To discover if these boy geniuses are up for the task of moving the Bard off center stage, run lickety split to the Bushnell Center for the Performing Arts from Tuesday, January 30 to Sunday, February 4 for the rousing and ribald laugh riot “Something Rotten” with book by John O’Farrell and Karey Kirkpatrick and music and lyrics by Karey and Wayne Kirkpatrick.

Standing in the shadows are not where Nick (Rob McClure) and Nigel (Josh Grisetti) want to be.  They want to push that upstart Shakespeare (Adam Pascal) right into the orchestra pit, never to surface again. When Nick steals money from the family savings, he hires a soothsayer Thomas Nostradamus (Blake Hammond) to predict what the next success in theater will be:  the answer is a musical where actors spontaneously burst into song and dance. 

What ensues from that point forward is a madcap scheme to create this new untried and utterly different theatrical form, an intriguing plot when Shakespeare learns about these upstarts and their crazy ideas and tries to steal it first.  Soon all the principals are appearing in court and Nick is sentenced to be beheaded. Numbers like “God, I Hate Shakespeare,” “Will Power”  and “Bottom’s Gonna Be on Top” keep the energy moving in a spirited and lively manner.

For tickets ($22.50-117.50), call the Bushnell, 166 Capitol Avenue, Hartford at 860-987-5900 or  Performances are Tuesday, Wednesday and Thursday at 7:30 p.m., Friday at 8 p.m., Saturday at 2 p.m and 8 p.m. and Sunday at 1 p.m. and 6:30 p.m.

No need to bring any spoiled tomatoes when you come to see this multi-award nominated
musical comedy “Something Rotten.”

Hop one town over for some sweetness, bitter sweet though may be. If you weren’t lucky enough to be gifted a sister, perhaps you have acquired a few good female friends who surround you with comfort and support in happy times and sad. A sisterhood of strong women can certainly be a blessing.  In Robert Harling’s touching story of friendship and survival “Steel Magnolias” gracing the stage of  Playhouse on Park in West Hartford until Sunday, January 28, Harling took the story of his sister Susan, her life and her death, and wove it into a saga of laughter and tears, the gifts of friendship in joy and in sorrow. This is now the thirtieth anniversary of this very personal tale.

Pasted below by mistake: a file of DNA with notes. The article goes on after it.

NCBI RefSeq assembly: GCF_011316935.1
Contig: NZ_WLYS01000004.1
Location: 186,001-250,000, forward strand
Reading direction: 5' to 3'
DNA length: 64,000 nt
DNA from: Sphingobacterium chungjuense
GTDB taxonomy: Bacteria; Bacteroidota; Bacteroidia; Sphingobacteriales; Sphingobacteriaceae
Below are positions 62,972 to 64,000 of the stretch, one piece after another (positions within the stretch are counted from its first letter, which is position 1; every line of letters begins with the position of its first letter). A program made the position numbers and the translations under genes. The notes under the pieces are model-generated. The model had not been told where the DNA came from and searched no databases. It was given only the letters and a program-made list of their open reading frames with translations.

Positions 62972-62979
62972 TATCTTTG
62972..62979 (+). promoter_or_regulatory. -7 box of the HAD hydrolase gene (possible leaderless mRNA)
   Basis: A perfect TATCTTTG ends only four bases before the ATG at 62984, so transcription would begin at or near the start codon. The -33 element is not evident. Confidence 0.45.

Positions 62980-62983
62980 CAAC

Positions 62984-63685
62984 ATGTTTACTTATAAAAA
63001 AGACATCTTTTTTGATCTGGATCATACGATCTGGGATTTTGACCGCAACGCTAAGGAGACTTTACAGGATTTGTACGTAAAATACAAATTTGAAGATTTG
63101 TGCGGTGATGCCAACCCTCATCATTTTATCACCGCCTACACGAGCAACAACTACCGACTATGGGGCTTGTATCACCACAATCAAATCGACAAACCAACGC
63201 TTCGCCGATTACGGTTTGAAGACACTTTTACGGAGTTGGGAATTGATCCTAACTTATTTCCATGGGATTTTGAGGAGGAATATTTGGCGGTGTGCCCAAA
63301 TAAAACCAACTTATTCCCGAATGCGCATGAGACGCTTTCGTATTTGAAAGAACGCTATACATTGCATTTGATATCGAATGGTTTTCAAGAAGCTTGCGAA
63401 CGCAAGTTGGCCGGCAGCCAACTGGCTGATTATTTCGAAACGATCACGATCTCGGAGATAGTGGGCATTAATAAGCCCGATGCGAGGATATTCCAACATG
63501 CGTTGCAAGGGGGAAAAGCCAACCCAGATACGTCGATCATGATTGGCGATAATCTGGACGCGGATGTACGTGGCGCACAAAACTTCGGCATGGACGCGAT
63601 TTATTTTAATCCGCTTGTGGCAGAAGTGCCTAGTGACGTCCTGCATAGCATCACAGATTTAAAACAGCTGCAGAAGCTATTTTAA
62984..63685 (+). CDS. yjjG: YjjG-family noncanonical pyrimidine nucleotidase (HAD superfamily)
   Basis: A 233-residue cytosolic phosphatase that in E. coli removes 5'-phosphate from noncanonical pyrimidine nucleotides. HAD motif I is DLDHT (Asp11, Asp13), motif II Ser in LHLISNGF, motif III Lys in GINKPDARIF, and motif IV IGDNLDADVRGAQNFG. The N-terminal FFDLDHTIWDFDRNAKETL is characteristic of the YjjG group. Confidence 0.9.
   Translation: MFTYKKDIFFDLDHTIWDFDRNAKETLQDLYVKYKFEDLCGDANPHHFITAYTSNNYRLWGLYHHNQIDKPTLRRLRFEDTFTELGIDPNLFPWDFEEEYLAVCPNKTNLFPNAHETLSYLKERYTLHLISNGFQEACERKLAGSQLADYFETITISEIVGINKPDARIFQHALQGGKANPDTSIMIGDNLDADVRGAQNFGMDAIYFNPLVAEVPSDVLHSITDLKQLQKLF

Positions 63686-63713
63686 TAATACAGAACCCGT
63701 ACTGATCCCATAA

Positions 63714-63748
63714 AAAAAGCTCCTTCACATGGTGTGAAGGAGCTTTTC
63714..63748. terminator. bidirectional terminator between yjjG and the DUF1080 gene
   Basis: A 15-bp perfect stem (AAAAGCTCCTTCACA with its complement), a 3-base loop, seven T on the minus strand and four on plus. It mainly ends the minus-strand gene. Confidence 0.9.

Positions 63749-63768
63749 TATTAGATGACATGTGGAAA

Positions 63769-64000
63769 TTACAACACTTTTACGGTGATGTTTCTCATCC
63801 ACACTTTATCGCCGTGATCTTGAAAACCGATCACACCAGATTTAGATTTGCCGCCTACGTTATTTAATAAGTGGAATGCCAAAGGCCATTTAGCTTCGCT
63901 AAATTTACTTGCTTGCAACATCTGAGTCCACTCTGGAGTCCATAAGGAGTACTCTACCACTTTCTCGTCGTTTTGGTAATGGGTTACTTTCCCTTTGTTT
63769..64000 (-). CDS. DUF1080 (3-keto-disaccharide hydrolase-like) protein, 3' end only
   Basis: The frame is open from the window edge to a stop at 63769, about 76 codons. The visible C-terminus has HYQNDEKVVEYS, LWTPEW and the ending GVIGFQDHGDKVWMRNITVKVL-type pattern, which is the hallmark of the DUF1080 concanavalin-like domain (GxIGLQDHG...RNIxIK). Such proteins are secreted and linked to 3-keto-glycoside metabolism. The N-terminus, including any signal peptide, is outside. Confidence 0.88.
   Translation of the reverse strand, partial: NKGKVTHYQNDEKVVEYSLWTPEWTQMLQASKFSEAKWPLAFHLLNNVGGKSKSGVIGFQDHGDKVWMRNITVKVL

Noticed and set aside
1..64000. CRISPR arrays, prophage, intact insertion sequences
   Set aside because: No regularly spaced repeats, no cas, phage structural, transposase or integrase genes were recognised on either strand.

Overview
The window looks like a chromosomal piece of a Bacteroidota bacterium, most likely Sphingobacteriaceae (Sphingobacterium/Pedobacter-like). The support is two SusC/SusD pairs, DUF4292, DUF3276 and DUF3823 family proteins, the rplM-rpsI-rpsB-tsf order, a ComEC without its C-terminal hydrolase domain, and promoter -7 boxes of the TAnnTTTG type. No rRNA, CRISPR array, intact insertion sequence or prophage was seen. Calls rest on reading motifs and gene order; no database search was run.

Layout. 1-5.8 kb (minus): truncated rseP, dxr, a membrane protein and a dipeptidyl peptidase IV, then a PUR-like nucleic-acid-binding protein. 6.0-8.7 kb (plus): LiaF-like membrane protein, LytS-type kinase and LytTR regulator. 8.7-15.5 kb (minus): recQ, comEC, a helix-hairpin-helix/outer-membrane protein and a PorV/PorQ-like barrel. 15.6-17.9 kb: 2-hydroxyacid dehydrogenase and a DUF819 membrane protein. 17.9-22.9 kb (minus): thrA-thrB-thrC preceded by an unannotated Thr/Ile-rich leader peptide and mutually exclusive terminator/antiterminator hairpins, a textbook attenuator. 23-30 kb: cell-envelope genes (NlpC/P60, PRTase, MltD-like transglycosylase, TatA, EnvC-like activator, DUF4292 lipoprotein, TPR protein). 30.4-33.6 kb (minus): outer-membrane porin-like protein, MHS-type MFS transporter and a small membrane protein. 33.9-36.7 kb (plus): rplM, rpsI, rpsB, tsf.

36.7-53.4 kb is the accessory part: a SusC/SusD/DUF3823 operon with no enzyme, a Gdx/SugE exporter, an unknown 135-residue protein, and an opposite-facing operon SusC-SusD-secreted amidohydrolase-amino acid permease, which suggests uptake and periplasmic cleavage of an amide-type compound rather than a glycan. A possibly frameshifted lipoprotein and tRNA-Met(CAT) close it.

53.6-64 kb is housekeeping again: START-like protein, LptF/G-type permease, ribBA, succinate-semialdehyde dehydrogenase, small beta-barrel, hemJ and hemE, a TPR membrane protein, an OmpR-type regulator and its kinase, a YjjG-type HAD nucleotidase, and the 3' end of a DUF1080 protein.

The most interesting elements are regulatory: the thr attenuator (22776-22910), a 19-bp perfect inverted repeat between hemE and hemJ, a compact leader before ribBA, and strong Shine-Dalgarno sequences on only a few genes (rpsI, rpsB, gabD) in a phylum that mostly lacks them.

Truvy’s Beauty Parlor is more than just a place for cuts and curls, hair spray and permanent waves. It is a way of life for the ladies of Chinquapin, Louisiana as they mark weddings, anniversaries, births and deaths and share gossip, secrets and offer support and encouragement.

Jill Taylor Anthony’s Truvy is the mother hen who presides lovingly over her roost, watching over her newest chick and hire Annelle (Liza Couser) who finds comfort in religion and prayer as she tries to find her way, Clairee (Dorothy Stanley) who has lost her prestigious position as the wife of the mayor but still wants respect and a little adventure, Ouiser (Peggy Cosgrave) who thrives on being contrary, cranky and outspoken to conceal her heart of gold, M’Lynn (Jeannie Hines) who faces reality so clearly that it may be her undoing and M’Lynn’s daughter Shelby (Susan Slotoroff) who is bursting to explore life’s possibilities and grab at the carousel’s gold ring.

These women are all regulars of Truvy’s, who prescribes to the adage “there is no such thing as natural beauty.” They celebrate Shelby’s marriage to Jackson and then hold her in their hearts when she decides, against medical advice, to create a little piece of immortality with a baby. As Shelby declares, “I’d rather have thirty minutes of wonderful than a lifetime of nothing special.” Susan Haefner directs a stellar cast on a set designed by David Lewis. 

For tickets ($25-40), call  Playhouse on Park, 244 Park Road, West Hartford at 860-523-5900, ext. 10 or online at Performances are Wednesday and Thursday at 7:30 p.m., Friday and Saturday at 8 p.m., with matinees Sunday at 2 p.m. 

 Discover for yourself why laughter through tears is Truvy’s favorite emotion. Don’t forget your box of Kleenex.

No need for Kleenex with this Waterbury favorite. With a teasing comb and a can of Aqua- Net, teenage girls 

could create a masterpiece of hair fantasy known as the Beehive. the time would be the 1960’s and John F.

Kennedy  had just been elected President, girl groups like the Chiffons and the Shirelles 

would have been pining for boys and teenyboppers would have been in their glory.  Now you have 

the opportunity to relive those days.  Start tapping your go-go booted feet while humming sha-na-

na or hay-la hay-la, and start grooving over to Waterbury’s Seven Angels Theatre by Sunday, 

January 28 for a restorative injection of the swinging sixties musical “Beehive.”

Forget that none of the six female vocalists - Amy Bentley, Brittany Mulcahy, Chelsea Dacey, Samantha Rae Bass, Erin West Reed and Patricia Paganucci - were even a twinkle in their parents’ eyes six decades ago. These talented ladies have no trouble chronicling the Kennedy years, Elvis’ reign, the invasion of the Beatles and bringing back to life the music of the girl groups so popular then. 

With more than three dozen hits to parade, the sextet recreate Brenda Lee, Leslie Gore, Connie Francis, Aretha Franklin,Tina Turner and go across the pond to visit Petula Clark and Lulu. Favorites such as “My Boyfriend’s Back,” “Respect,” “It’s My Party,” “Where the Boys Are,” and “You Don’t Own Me “ are vocally energized as the platters spin.